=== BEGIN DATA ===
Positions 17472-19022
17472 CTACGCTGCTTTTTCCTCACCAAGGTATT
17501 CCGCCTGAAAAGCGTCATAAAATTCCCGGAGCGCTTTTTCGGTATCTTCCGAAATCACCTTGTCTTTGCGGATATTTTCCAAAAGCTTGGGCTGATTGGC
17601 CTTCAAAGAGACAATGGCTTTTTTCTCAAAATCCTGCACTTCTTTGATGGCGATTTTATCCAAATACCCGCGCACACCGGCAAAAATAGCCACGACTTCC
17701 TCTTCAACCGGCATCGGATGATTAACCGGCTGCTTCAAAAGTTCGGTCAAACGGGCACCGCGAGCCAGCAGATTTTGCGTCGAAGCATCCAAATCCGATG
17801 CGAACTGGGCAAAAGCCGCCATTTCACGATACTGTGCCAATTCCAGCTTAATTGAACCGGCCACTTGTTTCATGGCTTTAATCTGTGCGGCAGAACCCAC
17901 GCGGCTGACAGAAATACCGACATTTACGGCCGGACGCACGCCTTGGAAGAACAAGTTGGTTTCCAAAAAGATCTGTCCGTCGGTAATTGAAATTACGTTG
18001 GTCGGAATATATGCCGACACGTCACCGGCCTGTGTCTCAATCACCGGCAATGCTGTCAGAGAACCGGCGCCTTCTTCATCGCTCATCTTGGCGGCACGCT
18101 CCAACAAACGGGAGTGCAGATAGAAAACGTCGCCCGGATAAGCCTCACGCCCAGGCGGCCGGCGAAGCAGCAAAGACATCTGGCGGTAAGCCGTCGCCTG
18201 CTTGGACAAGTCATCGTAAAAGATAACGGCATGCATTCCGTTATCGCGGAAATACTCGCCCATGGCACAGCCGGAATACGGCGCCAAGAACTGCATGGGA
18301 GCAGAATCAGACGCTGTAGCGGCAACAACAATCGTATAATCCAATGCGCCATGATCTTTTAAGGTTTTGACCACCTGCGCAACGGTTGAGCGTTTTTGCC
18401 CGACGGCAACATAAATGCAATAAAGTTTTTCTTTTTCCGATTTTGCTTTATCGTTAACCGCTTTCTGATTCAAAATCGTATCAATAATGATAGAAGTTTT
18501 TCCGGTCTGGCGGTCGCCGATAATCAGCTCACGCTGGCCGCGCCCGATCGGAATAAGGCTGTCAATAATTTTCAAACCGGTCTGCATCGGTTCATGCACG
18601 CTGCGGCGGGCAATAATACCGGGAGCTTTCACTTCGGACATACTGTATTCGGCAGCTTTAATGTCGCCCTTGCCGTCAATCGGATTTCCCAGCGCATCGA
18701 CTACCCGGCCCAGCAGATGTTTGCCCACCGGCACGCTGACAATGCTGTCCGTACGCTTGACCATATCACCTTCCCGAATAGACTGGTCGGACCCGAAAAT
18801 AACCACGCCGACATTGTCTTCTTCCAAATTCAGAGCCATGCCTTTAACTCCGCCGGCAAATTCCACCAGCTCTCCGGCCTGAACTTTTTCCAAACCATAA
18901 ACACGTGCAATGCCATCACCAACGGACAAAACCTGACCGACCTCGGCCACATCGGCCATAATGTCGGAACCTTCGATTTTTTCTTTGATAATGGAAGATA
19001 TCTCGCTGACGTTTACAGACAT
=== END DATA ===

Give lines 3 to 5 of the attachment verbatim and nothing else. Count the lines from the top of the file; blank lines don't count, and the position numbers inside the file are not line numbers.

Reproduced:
17501 CCGCCTGAAAAGCGTCATAAAATTCCCGGAGCGCTTTTTCGGTATCTTCCGAAATCACCTTGTCTTTGCGGATATTTTCCAAAAGCTTGGGCTGATTGGC
17601 CTTCAAAGAGACAATGGCTTTTTTCTCAAAATCCTGCACTTCTTTGATGGCGATTTTATCCAAATACCCGCGCACACCGGCAAAAATAGCCACGACTTCC
17701 TCTTCAACCGGCATCGGATGATTAACCGGCTGCTTCAAAAGTTCGGTCAAACGGGCACCGCGAGCCAGCAGATTTTGCGTCGAAGCATCCAAATCCGATG